The Stranger

The Stranger

DVD - 1999
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An ex-Nazi is allowed to escape from a German war crimes prison after WWII to lead the Allies to a notorious spy planning to revive the Third Reich. The trail leads to a small Connecticut town where intrigue and murder combine for a tense situation.
Publisher: Charlotte, NC : Ovation Home Video, c1999
Description: 1 videodisc (95 min.) : sd., b&w ; 4 3/4 in
ISBN: 9780769408804
076940880X
Branch Call Number: DVD Stra

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dudley_C
Jan 18, 2019

The Stranger is the only one of Orson Welles's movies that was a commercial success on its first release, earning three times its cost in 18 months. It's also by far the most regularly plotted of his films, the story of the hunt for Franz Kindler, an escaped Nazi mass murderer who has all but covered his trail and surfaced in a small Connecticut, where he's become prep-school teacher Charles Rankin (Welles). The war crimes commission in Europe allows Kindler's closest henchman to escape, feeling (accurately) that he will lead them (in the person of an American sleuth identified only as Mr. Wilson [Edward G. Robinson]) to their quarry. Patsy and predator arrive in town on the same day, same bus. And then, the pace, already brisk, picks up and carries on, with only a few brief, always relevant let-ups, to a climax reminiscent of one of Hitchcock's landmark-clambering endings. The relentless pacing is admirably suited to the clipped, witty (but not always funny) dialogue; the highly dramatic, high contrast lighting in the preponderance of shots; and sharp, quick editing--though The Stranger also includes one of the longest takes in all of Welles's films, the first and final encounter of Rankin with his former adjutant--and odd-angle compositions a la German expressionism and Russian constructivism of the 1920s. The only actor to carp about may be Richard Long as the young brother of Rankin's new bride Mary (Loretta Young), who seems stiff; then again, he's supposed to be 18, and on second viewing, comes off better than at first. Young as Mary has a lot of set-up characterization for her part deleted, so that she is very curtly introduced; fortunately, the mounting unease unto hysteria of her role is something she suggests immediately in a steadily more exacting role. Robinson's Wilson is of necessity less domineering than the parts for which he is most famous, but he is especially adroit in his interchanges with Potter, the proprietor of the town drugstore and soda bar, which are self-service to assure that Potter need never rise from his catbird seat at the front door. That set was Welles' s invention that he uses with cool bravura, exploiting simultaneously different areas of action in it, a mirror to show the back of a character while he faces the camera, and a receding perspective (along the soda counter) for eye-catching deep focus shots, a Welles specialty. The actor he chose for Potter, Billy House, is another personal touch; House was a former vaudeville star whose face and manner chameleonically flicker from folksy to sinister as quickly as, if needed, from one second to the next, and Welles, who said that The Stranger was really House's movie, supposedly was seeking an opportunity to feature him. That fine composer Bronislau Kaper, contributes a dramatic but never pushy score. The Stranger may not be a transcendent film masterpiece, but it is Hollywood entertainment as artfully made as any thriller of its time, which was the beginning of film noir's domination of the crime thriller genre. Indeed, although not a noir, The Stranger looks more noir than almost all the real noirs. --Ray Olson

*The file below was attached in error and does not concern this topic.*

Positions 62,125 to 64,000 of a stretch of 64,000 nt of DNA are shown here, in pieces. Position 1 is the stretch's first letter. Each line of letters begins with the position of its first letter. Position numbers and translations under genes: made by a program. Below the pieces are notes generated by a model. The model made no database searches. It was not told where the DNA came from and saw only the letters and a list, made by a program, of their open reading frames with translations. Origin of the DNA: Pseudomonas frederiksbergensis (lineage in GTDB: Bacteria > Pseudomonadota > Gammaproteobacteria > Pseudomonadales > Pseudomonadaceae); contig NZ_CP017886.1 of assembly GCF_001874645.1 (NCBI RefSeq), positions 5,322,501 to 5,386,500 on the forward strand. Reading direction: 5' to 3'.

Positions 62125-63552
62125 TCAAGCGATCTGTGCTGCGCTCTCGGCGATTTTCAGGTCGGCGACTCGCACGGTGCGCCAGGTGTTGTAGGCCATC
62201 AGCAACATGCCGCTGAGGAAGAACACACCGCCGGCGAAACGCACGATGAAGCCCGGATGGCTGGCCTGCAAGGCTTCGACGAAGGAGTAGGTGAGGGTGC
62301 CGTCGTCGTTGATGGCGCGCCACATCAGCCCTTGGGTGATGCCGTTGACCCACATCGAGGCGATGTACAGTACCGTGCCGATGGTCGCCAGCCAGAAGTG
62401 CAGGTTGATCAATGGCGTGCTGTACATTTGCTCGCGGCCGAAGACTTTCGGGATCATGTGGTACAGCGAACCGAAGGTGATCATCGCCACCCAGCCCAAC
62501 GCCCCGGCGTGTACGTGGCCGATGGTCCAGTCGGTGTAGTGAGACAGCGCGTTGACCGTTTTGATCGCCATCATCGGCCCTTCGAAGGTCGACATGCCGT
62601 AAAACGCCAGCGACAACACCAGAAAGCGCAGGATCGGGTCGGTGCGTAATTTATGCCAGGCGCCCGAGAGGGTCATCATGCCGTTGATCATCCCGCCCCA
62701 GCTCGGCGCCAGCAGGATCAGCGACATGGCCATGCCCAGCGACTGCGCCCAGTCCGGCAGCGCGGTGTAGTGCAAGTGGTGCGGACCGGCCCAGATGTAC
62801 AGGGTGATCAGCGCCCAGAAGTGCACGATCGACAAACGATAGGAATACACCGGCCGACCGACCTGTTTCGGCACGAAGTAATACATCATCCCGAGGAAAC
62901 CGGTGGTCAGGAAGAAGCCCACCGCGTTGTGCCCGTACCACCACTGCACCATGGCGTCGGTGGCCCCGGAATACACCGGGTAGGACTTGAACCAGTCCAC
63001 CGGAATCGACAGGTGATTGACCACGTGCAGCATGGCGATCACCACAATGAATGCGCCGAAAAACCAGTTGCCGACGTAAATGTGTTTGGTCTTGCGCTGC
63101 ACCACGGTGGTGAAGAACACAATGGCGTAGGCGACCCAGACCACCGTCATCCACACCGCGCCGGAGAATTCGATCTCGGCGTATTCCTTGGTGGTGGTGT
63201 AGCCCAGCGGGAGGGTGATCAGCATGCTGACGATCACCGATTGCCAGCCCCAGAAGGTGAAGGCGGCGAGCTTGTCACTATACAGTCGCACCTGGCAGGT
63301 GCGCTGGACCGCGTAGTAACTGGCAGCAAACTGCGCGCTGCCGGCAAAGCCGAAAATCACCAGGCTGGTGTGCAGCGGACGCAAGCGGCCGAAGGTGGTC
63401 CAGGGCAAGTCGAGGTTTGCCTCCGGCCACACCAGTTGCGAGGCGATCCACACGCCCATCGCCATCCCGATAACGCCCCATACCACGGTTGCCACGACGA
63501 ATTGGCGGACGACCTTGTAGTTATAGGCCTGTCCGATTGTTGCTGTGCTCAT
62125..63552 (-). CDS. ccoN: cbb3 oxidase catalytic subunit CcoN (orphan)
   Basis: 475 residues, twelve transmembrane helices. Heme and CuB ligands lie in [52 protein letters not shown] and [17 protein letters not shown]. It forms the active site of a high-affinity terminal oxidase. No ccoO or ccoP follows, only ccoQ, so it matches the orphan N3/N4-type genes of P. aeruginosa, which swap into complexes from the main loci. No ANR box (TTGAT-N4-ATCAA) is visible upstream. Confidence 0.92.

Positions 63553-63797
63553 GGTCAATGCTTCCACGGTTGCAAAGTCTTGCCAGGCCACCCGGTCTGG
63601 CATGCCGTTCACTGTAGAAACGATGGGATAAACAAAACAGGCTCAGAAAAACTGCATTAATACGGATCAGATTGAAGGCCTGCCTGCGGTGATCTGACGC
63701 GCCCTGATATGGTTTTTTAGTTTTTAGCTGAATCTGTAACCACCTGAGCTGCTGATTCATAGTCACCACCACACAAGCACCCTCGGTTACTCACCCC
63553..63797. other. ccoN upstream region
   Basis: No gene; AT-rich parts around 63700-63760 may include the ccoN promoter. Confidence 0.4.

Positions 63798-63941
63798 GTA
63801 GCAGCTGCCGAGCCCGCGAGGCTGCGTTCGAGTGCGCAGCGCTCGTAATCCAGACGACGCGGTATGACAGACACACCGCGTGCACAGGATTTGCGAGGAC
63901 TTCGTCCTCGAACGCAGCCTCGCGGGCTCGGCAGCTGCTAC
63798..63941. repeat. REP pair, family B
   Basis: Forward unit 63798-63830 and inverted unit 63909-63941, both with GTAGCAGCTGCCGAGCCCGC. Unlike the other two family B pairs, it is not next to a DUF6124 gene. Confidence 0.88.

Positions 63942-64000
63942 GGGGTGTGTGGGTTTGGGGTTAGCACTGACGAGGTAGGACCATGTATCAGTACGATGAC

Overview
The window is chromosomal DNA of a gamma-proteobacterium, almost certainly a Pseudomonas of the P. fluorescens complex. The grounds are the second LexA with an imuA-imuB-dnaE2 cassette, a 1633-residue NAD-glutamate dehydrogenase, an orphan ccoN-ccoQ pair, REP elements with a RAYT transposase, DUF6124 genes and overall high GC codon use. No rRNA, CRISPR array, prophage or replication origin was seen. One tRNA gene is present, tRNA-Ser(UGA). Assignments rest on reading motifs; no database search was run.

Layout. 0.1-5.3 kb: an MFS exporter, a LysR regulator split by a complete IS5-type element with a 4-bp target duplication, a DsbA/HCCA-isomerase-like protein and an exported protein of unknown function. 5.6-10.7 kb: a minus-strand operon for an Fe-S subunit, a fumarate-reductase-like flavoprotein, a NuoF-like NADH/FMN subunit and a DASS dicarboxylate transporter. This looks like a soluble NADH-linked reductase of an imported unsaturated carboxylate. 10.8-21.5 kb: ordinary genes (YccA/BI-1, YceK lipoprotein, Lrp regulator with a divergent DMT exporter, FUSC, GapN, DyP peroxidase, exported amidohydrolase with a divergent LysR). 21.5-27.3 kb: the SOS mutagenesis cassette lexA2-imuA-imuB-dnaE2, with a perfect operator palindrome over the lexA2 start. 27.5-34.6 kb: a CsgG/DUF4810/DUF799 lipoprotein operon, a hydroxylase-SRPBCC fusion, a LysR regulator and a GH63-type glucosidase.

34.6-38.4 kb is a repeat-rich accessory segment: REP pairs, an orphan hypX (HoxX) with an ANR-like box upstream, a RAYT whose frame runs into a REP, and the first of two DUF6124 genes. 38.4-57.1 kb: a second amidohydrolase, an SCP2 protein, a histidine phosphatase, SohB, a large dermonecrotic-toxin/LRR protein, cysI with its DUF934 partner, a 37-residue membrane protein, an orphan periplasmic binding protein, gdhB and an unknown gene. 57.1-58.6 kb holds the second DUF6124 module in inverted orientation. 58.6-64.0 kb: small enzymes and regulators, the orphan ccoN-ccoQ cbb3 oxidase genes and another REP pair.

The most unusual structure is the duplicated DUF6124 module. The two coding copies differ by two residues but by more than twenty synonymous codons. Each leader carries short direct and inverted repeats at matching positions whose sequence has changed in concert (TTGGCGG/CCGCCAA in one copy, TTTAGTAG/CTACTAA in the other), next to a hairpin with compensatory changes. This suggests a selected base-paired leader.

o
Onomatopoetically
Jan 07, 2017

This was ok. I felt the villain in this film would have been a little more cautious with his actions. For a nazi who was able to hide for so long, his actions were impulsive and not calculative. I also found that the sharpness of the blade on the clock tower remarkably sharp for a statue. Interesting story, but the end was overdramatized.

a
akirakato
Apr 11, 2015

This is a 1946 American film noir directed by Orson Welles.
It was the third feature film completed by Welles as a director.
A war crimes investigator tracks a high-ranking Nazi fugitive to a New England town.
It is quite suspenseful, but the villain seems more like a psychopath than a political fugitive.

Veepea Sep 30, 2011

This was quite a good movie with lots of suspense and good acting.

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